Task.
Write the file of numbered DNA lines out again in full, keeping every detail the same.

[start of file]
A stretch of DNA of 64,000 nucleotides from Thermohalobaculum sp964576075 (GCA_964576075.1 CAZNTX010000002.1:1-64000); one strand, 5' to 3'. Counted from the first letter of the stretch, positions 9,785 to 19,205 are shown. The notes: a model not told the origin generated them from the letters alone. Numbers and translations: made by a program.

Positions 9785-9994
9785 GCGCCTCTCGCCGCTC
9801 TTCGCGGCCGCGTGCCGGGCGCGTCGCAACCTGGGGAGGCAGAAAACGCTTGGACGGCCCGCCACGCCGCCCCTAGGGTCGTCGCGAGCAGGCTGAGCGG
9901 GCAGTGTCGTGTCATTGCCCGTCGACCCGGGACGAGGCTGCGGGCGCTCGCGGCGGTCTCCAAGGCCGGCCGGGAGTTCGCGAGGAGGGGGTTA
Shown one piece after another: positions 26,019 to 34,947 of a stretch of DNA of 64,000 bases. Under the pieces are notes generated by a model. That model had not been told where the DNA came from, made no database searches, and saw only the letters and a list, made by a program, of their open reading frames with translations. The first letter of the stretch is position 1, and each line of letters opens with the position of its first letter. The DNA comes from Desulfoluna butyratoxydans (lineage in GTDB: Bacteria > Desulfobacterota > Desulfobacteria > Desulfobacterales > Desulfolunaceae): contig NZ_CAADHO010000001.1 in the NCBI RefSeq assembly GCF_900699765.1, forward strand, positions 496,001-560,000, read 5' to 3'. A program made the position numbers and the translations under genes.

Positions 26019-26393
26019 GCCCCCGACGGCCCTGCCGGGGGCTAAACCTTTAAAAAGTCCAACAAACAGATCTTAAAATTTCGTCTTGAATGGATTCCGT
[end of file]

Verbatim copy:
A stretch of DNA of 64,000 nucleotides from Thermohalobaculum sp964576075 (GCA_964576075.1 CAZNTX010000002.1:1-64000); one strand, 5' to 3'. Counted from the first letter of the stretch, positions 9,785 to 19,205 are shown. The notes: a model not told the origin generated them from the letters alone. Numbers and translations: made by a program.

Positions 9785-9994
9785 GCGCCTCTCGCCGCTC
9801 TTCGCGGCCGCGTGCCGGGCGCGTCGCAACCTGGGGAGGCAGAAAACGCTTGGACGGCCCGCCACGCCGCCCCTAGGGTCGTCGCGAGCAGGCTGAGCGG
9901 GCAGTGTCGTGTCATTGCCCGTCGACCCGGGACGAGGCTGCGGGCGCTCGCGGCGGTCTCCAAGGCCGGCCGGGAGTTCGCGAGGAGGGGGTTA
Shown one piece after another: positions 26,019 to 34,947 of a stretch of DNA of 64,000 bases. Under the pieces are notes generated by a model. That model had not been told where the DNA came from, made no database searches, and saw only the letters and a list, made by a program, of their open reading frames with translations. The first letter of the stretch is position 1, and each line of letters opens with the position of its first letter. The DNA comes from Desulfoluna butyratoxydans (lineage in GTDB: Bacteria > Desulfobacterota > Desulfobacteria > Desulfobacterales > Desulfolunaceae): contig NZ_CAADHO010000001.1 in the NCBI RefSeq assembly GCF_900699765.1, forward strand, positions 496,001-560,000, read 5' to 3'. A program made the position numbers and the translations under genes.

Positions 26019-26393
26019 GCCCCCGACGGCCCTGCCGGGGGCTAAACCTTTAAAAAGTCCAACAAACAGATCTTAAAATTTCGTCTTGAATGGATTCCGT